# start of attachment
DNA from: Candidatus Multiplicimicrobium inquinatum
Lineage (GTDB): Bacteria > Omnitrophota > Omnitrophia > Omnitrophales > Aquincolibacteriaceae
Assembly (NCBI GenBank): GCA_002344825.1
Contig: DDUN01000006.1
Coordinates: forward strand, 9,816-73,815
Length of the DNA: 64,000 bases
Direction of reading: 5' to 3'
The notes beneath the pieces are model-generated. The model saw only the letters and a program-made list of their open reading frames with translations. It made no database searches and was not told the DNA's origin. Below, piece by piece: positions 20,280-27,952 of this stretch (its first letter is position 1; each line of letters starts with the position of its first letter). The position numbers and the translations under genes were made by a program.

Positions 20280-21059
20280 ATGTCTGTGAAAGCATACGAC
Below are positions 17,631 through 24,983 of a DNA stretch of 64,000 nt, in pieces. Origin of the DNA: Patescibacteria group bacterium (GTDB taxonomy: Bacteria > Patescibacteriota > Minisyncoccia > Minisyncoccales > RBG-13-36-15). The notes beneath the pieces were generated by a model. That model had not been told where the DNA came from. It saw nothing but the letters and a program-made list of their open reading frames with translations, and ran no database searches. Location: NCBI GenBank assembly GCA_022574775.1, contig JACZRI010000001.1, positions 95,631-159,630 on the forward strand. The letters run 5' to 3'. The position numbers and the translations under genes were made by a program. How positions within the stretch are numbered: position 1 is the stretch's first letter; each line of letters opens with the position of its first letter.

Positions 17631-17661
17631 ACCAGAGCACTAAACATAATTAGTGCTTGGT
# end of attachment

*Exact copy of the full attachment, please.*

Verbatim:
DNA from: Candidatus Multiplicimicrobium inquinatum
Lineage (GTDB): Bacteria > Omnitrophota > Omnitrophia > Omnitrophales > Aquincolibacteriaceae
Assembly (NCBI GenBank): GCA_002344825.1
Contig: DDUN01000006.1
Coordinates: forward strand, 9,816-73,815
Length of the DNA: 64,000 bases
Direction of reading: 5' to 3'
The notes beneath the pieces are model-generated. The model saw only the letters and a program-made list of their open reading frames with translations. It made no database searches and was not told the DNA's origin. Below, piece by piece: positions 20,280-27,952 of this stretch (its first letter is position 1; each line of letters starts with the position of its first letter). The position numbers and the translations under genes were made by a program.

Positions 20280-21059
20280 ATGTCTGTGAAAGCATACGAC
Below are positions 17,631 through 24,983 of a DNA stretch of 64,000 nt, in pieces. Origin of the DNA: Patescibacteria group bacterium (GTDB taxonomy: Bacteria > Patescibacteriota > Minisyncoccia > Minisyncoccales > RBG-13-36-15). The notes beneath the pieces were generated by a model. That model had not been told where the DNA came from. It saw nothing but the letters and a program-made list of their open reading frames with translations, and ran no database searches. Location: NCBI GenBank assembly GCA_022574775.1, contig JACZRI010000001.1, positions 95,631-159,630 on the forward strand. The letters run 5' to 3'. The position numbers and the translations under genes were made by a program. How positions within the stretch are numbered: position 1 is the stretch's first letter; each line of letters opens with the position of its first letter.

Positions 17631-17661
17631 ACCAGAGCACTAAACATAATTAGTGCTTGGT